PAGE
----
Responsibility, Authority, and Privilege
The nice thing about a three-legged stool is that it won’t wobble. That doesn’t mean the top will be level enough to keep you from falling off, but it won’t wobble. Ever try to play Jenga or build something on a stool that wasn’t level? Not a formula for success.
I like to picture responsibility, authority, and privilege as a three-legged stool that I can build an organization on. To build successfully, we need that stool to be level. If any leg is too long or too short, our growth and stability will be constrained.
If a person has responsibility that exceeds their authority, they can’t do their job. Going to others to get every decision made grinds things to a halt. And if you’ve hired capable people to begin with, one surefire way to make sure they don’t stick around is to frustrate them by not trusting them with an appropriate level of authority.
If their authority is too much for their responsibility, they become dictators, barking orders regardless of whether they make sense or accomplish anything. This is another surefire way to keep the wheels spinning in the mud and employee turnover rates high.
Ever see a spoiled child? That’s what you get when you give privilege without responsibility. If you want to destroy any sense of “team”, start haphazardly giving away perks and entitlements. It makes sense to give a car to someone who drives a lot for the benefit of the organization. If they’re coming and going a lot, it might make sense to designate a parking space to save their frustration and efficiency. But there should be sensible reasons that the “haves” have and the “have nots” don’t. If the privileges are for a select few, there should be a line of sight between the privileges and the responsibilities that earn the privileges. Titles alone are weak links.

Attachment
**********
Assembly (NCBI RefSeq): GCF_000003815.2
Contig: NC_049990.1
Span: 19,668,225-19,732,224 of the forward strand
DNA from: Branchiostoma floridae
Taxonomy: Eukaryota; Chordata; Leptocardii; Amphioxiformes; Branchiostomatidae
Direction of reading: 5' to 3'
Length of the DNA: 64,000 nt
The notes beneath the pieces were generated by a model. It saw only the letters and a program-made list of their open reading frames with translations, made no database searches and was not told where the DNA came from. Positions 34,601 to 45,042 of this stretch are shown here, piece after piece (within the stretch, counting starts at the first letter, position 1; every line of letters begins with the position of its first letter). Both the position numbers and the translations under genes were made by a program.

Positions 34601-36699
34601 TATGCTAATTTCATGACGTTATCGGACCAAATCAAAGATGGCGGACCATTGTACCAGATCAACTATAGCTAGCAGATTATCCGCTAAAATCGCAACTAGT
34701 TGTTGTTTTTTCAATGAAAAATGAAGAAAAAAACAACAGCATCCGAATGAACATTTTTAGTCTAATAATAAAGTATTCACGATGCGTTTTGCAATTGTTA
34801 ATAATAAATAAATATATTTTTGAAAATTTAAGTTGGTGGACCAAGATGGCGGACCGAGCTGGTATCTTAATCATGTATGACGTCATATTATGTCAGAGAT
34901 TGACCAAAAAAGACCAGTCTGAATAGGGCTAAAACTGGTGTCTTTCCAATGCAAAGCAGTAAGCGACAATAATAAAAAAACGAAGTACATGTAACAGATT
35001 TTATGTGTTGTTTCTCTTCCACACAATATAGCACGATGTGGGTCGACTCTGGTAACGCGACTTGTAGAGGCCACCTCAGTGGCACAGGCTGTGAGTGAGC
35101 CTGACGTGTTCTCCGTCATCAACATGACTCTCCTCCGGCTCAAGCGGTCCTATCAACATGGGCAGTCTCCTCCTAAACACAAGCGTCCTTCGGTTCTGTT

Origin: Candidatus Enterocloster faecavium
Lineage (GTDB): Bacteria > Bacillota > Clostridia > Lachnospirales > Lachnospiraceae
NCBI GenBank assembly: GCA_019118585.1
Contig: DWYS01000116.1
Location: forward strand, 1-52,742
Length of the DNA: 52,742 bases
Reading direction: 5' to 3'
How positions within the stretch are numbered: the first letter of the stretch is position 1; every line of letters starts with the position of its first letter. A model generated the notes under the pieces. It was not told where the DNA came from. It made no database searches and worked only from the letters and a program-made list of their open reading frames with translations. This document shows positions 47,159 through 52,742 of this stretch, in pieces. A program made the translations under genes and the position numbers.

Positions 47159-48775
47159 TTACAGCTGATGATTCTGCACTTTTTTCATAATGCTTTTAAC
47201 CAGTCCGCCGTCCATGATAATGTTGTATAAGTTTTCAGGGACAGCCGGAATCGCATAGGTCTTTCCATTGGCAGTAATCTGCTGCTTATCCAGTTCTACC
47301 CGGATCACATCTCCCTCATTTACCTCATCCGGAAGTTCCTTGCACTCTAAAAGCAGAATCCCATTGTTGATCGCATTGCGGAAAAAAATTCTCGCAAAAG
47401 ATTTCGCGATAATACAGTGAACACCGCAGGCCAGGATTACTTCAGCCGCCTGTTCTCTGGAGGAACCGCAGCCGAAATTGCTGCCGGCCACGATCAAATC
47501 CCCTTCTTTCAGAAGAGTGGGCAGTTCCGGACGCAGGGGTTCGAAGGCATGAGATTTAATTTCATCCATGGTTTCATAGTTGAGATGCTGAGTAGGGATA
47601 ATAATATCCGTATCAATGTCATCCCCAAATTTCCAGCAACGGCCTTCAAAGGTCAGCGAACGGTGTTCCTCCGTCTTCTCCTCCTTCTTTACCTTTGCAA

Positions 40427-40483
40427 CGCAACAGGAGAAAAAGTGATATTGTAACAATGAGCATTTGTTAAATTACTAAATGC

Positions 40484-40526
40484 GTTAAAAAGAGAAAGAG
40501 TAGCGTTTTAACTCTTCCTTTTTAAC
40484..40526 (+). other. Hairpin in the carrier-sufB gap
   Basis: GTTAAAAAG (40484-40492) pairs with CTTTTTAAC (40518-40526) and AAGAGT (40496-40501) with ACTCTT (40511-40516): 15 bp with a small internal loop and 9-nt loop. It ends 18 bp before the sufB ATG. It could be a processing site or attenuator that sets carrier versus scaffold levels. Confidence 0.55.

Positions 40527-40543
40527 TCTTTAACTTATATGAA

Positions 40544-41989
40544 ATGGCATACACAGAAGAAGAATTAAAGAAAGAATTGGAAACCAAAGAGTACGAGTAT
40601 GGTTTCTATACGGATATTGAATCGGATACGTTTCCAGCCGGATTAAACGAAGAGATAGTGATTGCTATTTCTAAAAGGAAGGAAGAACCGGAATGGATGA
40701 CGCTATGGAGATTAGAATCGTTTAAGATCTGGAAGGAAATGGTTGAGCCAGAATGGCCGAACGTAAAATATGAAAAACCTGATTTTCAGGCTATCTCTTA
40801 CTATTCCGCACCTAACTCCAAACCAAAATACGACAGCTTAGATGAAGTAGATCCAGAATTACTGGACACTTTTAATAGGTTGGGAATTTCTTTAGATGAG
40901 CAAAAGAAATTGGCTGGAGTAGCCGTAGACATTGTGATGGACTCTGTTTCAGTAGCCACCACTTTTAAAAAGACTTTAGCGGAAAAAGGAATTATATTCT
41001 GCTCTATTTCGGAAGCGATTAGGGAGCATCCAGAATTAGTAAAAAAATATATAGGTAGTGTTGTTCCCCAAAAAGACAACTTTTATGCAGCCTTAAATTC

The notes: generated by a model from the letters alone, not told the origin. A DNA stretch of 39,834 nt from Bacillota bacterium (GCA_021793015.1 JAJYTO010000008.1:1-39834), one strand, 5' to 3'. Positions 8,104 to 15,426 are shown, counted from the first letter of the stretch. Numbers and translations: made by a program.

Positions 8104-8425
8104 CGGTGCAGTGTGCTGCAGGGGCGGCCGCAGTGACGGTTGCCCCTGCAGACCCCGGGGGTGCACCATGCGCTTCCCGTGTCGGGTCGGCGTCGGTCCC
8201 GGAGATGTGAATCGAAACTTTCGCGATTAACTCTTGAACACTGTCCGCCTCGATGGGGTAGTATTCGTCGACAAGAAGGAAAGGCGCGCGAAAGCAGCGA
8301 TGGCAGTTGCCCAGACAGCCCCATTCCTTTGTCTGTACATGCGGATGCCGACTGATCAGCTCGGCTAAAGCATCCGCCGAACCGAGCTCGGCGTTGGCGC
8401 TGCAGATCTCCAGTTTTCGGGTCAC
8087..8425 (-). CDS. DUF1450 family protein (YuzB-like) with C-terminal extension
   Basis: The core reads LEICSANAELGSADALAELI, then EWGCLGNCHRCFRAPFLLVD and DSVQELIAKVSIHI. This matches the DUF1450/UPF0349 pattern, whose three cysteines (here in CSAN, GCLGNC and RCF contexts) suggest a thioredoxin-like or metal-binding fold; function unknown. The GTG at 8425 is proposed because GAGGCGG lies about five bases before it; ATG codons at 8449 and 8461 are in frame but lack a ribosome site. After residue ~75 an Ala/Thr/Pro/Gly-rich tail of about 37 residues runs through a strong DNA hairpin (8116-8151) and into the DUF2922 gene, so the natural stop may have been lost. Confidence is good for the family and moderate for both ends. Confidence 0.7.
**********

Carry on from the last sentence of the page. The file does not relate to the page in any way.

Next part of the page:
Sensibly distributed privileges will makes sense to those without the privileges. We can understand how the privileges help the privileged person carry out their responsibilities. Responsibility without privilege (appropriate privileges) hurts the organization by creating unnecessary burdens on responsible people who could use the perks to benefit not only themselves but also the organization. During one intense project, the company I worked for provided a concierge service to run personal errands for anyone at any level in the organization who was working on that project. That perk made sense because of the unusually high hours demanded by that project.
The best time to get this three-legged stool in balance is before you start arbitrarily assigning responsibilities, authorities, and privileges. If your stool is already leaning precariously, yesterday was the best time to begin fixing it; but today’s the second-best time! You may not be able to level it out overnight (changes do have to be managed!), but first put a stop to any new inequities, then you can begin unravelling the ones that already exist.